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Farmers worried about phragmites impact on Ontario agriculture

Concern it could becomes an upland weed

By Laurissa Christie, University of Guelph Agricultural Communications Student, for Farms.com

 

One of Ontario’s most disastrous invasive species is having catastrophic effects on wetlands, water quality and drainage, and may ultimately impact the future of farms in Ontario.

Phragmites, also known as the common reed, is invading wetlands, ditches and shorelines. In 2005, Agriculture and Agri-Food Canada referred to it as Canada’s worst invasive species. This pest can grow six metres high and quickly destroy water drainage and biodiversity. David Armitage, director of regulatory modernization at the Ontario Federation of Agriculture (OFA), says the pest is now found mostly in lowland areas, but the agricultural community fears it might become an upland weed or field weed if left unchecked.  He urges farmers to keep an eye out for phragmites on their property to protect the environment. 

“The awareness level up to now has been slow, but is increasing with time," he says. "My hope is that in 10 years we will have it under control.”

Eradicating phragmites is challenging. One problem is that it grows close to water.  This means herbicide registration agencies are reluctant to approve treatment options,  for fear of chemical contaminants in the water. But Armitage says the Pest Control Regulatory Agency needs to recognize the problem, and ensure that there are safe control products registered and available for use.

Currently, the only control method is to mechanically remove the species. But, there are concerns about phragmites  re-establishing due to equipment contamination and disposal.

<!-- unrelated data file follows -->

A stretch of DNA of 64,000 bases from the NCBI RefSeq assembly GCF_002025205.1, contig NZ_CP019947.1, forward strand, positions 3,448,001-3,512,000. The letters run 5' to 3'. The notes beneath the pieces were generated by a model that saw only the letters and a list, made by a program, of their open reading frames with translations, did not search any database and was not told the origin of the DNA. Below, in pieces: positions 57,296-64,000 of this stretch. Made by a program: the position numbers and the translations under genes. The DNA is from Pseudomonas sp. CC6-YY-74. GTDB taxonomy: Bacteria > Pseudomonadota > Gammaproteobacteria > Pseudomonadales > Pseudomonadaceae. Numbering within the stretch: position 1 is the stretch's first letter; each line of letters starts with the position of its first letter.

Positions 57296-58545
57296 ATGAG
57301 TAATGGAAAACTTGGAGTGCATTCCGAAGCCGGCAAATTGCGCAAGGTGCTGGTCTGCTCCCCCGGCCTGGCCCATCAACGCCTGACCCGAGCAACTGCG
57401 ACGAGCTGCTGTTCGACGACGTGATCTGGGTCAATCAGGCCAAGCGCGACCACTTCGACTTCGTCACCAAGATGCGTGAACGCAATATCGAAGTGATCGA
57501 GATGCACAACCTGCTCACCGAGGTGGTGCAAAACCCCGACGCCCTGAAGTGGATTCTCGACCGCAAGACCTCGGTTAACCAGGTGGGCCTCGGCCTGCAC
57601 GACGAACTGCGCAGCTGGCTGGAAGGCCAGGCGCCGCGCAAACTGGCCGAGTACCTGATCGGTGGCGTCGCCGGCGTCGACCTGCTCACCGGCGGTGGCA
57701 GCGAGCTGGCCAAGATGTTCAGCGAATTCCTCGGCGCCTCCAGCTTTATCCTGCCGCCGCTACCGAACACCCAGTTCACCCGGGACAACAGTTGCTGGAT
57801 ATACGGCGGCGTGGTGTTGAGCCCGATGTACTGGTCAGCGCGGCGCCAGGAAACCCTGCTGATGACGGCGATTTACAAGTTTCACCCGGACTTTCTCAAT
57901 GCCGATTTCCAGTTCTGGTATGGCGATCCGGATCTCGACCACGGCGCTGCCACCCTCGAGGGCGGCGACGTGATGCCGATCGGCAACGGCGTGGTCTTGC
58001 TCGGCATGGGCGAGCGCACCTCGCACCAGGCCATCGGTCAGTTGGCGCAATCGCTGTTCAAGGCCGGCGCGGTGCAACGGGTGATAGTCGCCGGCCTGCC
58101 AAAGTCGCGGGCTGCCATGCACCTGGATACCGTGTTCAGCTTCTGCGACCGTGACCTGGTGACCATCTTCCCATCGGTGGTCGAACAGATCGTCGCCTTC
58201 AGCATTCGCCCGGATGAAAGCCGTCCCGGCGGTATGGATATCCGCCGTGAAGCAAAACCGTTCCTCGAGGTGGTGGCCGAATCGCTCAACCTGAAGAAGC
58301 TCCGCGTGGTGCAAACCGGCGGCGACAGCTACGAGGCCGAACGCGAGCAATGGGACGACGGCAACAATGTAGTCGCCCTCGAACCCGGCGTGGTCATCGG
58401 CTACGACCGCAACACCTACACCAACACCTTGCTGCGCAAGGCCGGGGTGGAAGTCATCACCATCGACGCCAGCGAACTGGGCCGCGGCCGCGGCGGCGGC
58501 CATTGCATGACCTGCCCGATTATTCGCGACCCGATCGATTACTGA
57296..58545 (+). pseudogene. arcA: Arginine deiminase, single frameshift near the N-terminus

Some parallels between the purple loosestrife invasion in the 1990s and the current phragmites invasion are evident.  In the 1990s, a biological beetle was used to eradicate the purple loosestrife species. As far as Armitage is aware, there are no biological controls being studied for phragmites. He urges caution if biological controls are used to ensure that another invasive species problem is not introduced.

But, Armitage says something must be done for control. The problem was introduced to the OFA in the spring in a presentation by a wetlands biologist. The presentation was not agriculturally focused, however, OFA soon realized that phragmites could be a problem for agriculture if it clogs drainage ditches.  “We have the tools in place through the Drainage Act to ensure that drains are maintained through the removal of  phragmites, but removal  will add  cost. The major concern is if it becomes an upland weed,” Armitage says.

The province also has native phragmites, which play an important ecosystem role, so caution needs to be used to maintain the native variety  and eradicate invasive phragmites. Invasive phragmites can be identified by their dense population and blue–green leaves. Native phragmites have green–yellow leaves and do not grow as close together.

Earlier last month, the province re-introduced  a proposed  Invasive Species Act with stricter regulations and inspections as one step to try to help resolve the problem. This Act is designed to ensure that invasive species do not become dominant and will assign removal cost responsibility to the government. There has also been a working group developed to tackle the issue and promote species education.

phragmites-learn-to-trackEditors Note: OMAFRA has a website and tool kit available to help farmers learn more about phragmites.

 

 

 

 

Laurissa Christie is a 3rd year Environmental Sciences student at the University of Guelph. Laurissa grew up on a broiler chicken and red deer farm near Tara, Ontario.  She is actively involved in her school community through the Student Federation of Ontario Agricultural College, Environmental Sciences Student Executive, College Royal and Student Senate. At home, Laurissa is a skating coach and past Bruce County Queen of the Furrow.  Laurissa’s interests include: climate change, travelling, the Arctic, Antarctic, glaciology and sustainable agriculture. Last summer, Laurissa cross country skied across glaciers in Alaska conducting research with the Juneau Icefield Research Program. Laurissa has done presentations on environmental issues to thousands of people to inspire them to make changes to their life.  This article is part of Laurissa Christie’s course work for the University of Guelph agricultural communications course, instructed by Prof. Owen Roberts.


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